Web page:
After the Circus
by James Cihlar

If you once moved from a town
to another, you may remember
looking at modular homes
with your father and new step-mother
in a gravel parking-lot,
as he kicked your shin lightly
your father barking “settle down.”

Or if you grew up in a town
that years ago gave up hope
of ever having a name,
you may remember the parking lot behind the circus,
gravel dust on your pant cuffs,
aqua and pink cars with fins:
the place where the lack of action
designated action elsewhere.

If you have ever worked in a factory
you may have driven on the mosaic of smooth,
level, and tilted planes of concrete reflecting sunlight,
to turn the aisle and see
a run-over pigeon, half-dead, half-alive,
its body reconfigured.  What if
you put him out of his misery,
or carried him inside to heal, or
just turned your head?








by James Cihlar

All day she would talk under her breath.
What was she saying?
We looked at her things
in her dresser
as a way to get close to her.
The stretchy black pants
with the stirrups that slipped
over her instep.
The nylon blouses
with intricate designs.
At the bottom, a detailed pencil drawing
of Christ on the cross in the desert.
In my drawer, a photo of her
in her twenties,
wearing a light knit pantsuit,
sitting on a tractor in a cornfield,
her hair pulled back in a neat ponytail,
looking over her shoulder
with a smile and a wave.
The sun erases her face.








by James Cihlar

One word
takes us to the next.

Map them back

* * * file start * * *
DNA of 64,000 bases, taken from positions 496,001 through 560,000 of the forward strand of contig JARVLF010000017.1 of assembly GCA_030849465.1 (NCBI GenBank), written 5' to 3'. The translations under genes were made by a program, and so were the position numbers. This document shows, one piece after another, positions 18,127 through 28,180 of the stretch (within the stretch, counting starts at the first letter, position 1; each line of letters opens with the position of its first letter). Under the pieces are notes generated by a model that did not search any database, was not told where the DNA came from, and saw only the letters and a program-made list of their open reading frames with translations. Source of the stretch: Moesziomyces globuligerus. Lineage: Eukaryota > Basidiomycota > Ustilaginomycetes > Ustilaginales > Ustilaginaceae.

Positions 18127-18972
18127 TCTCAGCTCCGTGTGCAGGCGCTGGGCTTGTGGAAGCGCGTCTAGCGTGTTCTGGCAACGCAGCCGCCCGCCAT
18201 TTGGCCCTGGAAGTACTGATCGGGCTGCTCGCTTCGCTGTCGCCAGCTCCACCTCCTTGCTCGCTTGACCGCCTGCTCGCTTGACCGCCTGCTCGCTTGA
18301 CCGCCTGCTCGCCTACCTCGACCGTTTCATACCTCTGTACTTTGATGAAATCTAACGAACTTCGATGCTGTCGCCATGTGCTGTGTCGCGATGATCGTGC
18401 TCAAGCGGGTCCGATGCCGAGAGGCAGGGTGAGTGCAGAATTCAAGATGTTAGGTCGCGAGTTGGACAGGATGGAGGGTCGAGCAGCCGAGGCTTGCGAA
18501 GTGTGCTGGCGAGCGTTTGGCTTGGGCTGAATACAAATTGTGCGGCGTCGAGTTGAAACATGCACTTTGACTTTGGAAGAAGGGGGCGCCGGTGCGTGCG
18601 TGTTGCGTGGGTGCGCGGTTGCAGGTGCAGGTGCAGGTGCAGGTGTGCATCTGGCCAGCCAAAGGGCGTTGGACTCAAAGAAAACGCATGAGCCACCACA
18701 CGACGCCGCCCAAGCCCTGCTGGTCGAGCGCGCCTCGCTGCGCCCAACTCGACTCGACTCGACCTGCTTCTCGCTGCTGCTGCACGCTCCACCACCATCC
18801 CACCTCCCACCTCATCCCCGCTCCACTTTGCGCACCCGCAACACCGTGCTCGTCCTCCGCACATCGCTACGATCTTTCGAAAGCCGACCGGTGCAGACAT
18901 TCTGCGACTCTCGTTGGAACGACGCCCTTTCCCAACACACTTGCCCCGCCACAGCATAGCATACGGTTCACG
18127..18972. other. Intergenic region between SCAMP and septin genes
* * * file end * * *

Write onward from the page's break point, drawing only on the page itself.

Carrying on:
and find

how one street has become another.
I’ve come back to honor

the houses dead
set in their lots,

fronted by flower beds
in the swimming pool’s glow,

purple and gold irises blooming
at the end of night.

Here’s what I’ve grabbed
from there to here.

A snowman from my mother.
A voice singing in the hall,

warm light behind copper.
Nothing’s changed.

I’m sleeping at the end of the street.
The chestnut tree nods its benediction.




                     ____________________________


James Cihlar’s poems have appeared in Prairie Schooner, Bloom,
Minnesota Monthly, Northeast, The James White Review,
Water~Stone Review, Briar Cliff Review, and in the anthologies
Aunties (Ballantine 2004), edited by Ingrid Sturgis, and Regrets Only
(Little Pear Press), edited by Martha Manno.  Cihlar’s work has also
appeared online in
Lunarosity, The Big Ugly Review, Cerebral
Catalyst
, Muse Apprentice Guild, Sunspinner, and Kaleidowhirl.  
In 2000 he won a Minnesota State Arts Board Fellowship for Poetry.  
His book,
Undoing, is forthcoming from Little Pear Press in 2008.


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Apple Valley Review:
A Journal of Contemporary
Literature
 

ISSN 1931-3888

Volume 2, Number 1
(Spring 2007)

Copyright © 2007
by Leah Browning, Editor.  

All future rights to material
published in the
Apple
Valley Review
are retained
by the individual authors
and artists.

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